After 44 Years Behind Bars, Ronnie Long’s Claims of Innocence Are Finally Heard

Ronnie Long

Ronnie Long speaks to reporters Thursday afternoon following his release from a NC prison. A federal found critical evidence proving his innocence was withheld at a 1976 trial on rape charges. (Image via WCNC live stream.)

By Sarah Ovaska

August 26, 2020

NC prosecutors plan on vacating Ronnie Long’s 1976 conviction after a federal circuit court ruled this week police withheld key evidence.

UPDATED: This article has changed to reflect Ronnie Long’s release from a NC prison Thursday afternoon, as reported by Charlotte TV station WCNC.

Ronnie Long has been behind bars in North Carolina for 44 years, imprisoned for a rape he says he didn’t commit. 

He was released from Ablemarle Correctional Institution Thursday afternoon, after his attorneys charge that investigators hid critical evidence from Long for decades.  

On Wednesday, Jamie Lau, Long’s attorney with the Duke Law School’s Wrongful Convictions Clinic, announced on Twitter that prosecutors from NC Attorney General Josh Stein’s office indicated they will stop their efforts to keep Long in prison.  

“While it will take some time for the courts to do what is needed to vacate the convictions, the State has set in motion a process that will lead to Ronnie’s freedom,” Lau wrote on Twitter. He had spoken with his client and reported that Long was “grateful, overwhelmed, and looks forward to reuniting with his loved ones.”

Long’s wife Ashleigh, who married an imprisoned Long six years ago, told Cardinal & Pine she’s been overwhelmed since Long called her earlier Wednesday with the news.

“I am elated, there’s really no words,” she said. “I’m excited that the state of North Carolina is finally doing something that is right and what is just for Ronnie Long.”  

Evidence Withheld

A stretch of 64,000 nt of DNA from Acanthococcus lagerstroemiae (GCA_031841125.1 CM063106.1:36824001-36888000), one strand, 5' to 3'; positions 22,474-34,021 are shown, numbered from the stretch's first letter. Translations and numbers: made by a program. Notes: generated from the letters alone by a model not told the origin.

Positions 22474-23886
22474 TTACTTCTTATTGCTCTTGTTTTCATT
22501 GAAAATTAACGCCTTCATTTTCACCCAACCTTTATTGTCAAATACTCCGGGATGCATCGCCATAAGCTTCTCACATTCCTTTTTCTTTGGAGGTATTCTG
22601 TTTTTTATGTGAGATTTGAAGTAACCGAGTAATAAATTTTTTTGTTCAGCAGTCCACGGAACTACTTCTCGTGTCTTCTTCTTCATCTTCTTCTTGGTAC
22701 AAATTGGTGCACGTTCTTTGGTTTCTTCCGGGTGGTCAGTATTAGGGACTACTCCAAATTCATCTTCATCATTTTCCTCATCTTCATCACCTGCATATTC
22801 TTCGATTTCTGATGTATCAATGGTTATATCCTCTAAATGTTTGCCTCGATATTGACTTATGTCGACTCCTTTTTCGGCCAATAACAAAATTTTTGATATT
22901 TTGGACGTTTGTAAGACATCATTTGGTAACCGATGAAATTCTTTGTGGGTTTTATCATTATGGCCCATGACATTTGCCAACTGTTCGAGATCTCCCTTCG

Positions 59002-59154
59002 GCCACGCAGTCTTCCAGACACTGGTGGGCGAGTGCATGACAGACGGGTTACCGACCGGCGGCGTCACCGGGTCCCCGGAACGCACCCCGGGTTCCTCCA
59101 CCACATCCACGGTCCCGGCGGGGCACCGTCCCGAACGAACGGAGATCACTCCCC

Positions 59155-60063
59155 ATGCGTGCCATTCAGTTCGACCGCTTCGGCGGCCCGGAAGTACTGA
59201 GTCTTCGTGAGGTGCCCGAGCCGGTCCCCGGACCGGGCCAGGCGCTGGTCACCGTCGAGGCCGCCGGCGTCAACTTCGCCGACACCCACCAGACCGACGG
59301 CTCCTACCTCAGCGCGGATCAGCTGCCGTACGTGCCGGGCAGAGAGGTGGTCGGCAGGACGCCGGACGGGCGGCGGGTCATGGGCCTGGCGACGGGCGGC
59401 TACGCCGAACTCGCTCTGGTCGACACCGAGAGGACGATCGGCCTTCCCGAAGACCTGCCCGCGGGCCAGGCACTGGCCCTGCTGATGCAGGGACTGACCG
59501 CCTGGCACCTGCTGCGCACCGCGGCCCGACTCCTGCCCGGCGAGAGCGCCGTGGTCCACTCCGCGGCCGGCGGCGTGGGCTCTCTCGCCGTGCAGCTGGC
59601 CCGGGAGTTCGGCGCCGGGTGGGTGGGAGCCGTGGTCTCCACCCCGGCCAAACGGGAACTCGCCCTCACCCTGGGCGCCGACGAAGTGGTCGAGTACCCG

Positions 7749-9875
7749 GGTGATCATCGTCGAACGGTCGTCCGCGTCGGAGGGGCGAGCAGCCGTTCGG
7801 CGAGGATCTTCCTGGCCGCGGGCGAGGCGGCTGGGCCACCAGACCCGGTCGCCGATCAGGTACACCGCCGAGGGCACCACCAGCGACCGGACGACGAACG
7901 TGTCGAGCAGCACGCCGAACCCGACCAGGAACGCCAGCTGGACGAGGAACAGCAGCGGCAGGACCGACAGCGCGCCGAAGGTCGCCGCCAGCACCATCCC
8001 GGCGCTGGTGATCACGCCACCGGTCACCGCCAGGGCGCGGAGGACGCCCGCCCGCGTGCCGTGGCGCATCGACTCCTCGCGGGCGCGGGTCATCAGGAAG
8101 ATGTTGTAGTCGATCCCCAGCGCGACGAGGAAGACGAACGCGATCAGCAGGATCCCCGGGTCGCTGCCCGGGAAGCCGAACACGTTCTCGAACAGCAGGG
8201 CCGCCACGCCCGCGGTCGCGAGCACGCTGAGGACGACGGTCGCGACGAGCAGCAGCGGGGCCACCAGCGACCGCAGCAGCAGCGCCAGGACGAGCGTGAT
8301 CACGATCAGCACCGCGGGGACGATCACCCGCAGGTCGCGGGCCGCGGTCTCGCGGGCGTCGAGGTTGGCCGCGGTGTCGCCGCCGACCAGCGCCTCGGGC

Long, now 64, was convicted in 1976 in connection with the high-profile rape and burglary of a white, prominent 54-year-old Concord widow. Long, who is Black and was a talented 20-year-old athlete at the time, was convicted by an all-white Cabarrus County jury and given two life sentences in what was still a segregated community.

In the decades after his conviction, Long and his attorneys discovered that hair samples and fingerprint evidence had been collected from the crime scene, but were not disclosed to Long nor his attorneys, according to CBS News and other news outlets that have reported on the case. Tests of the samples later showed no matches to Long.

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The US Court of Appeals for the Fourth Circuit ruled this week that Long’s due process rights were violated and ordered a federal district court to reconsider Long’s claims of innocence.

The federal circuit court, in its 9-6 ruling published Monday, found that “a trickle of posttrial disclosures has unearthed a troubling and striking patterns of deliberate police suppression of material evidence.”

Three of the judges went further, writing in a concurring opinion that Long was innocent and that the criminal justice process had failed him.

“Without a doubt, no reasonable jury could find Mr. Long guilty based on the undeniable facts before us today: suppressed physical evidence failing to link Mr. Long to the crime scene, the perjured testimony of investigating officers, missing key biological evidence, and an eyewitness identification obtained through means now illegal in North Carolina,” wrote US Circuit Judge James A. Wynn, who is from North Carolina

Freedom within Sight

The decision Wednesday by prosecutors in Stein’s office to vacate the case means Long will be freed shortly, though an exact release date was not available.

It’s been especially stressful with Long in prison during the COVID-19 pandemic, with concerns he could contract the dangerous disease in the prison where he sleeps in close quarters to others, Ashleigh Long told Cardinal & Pine

She noted that his birthday is coming up on Sept. 15, and that for the first time in more than four decades, he’ll be spending it out of prison.

“It looks like Ronnie will be celebrating as a free man,” she said.


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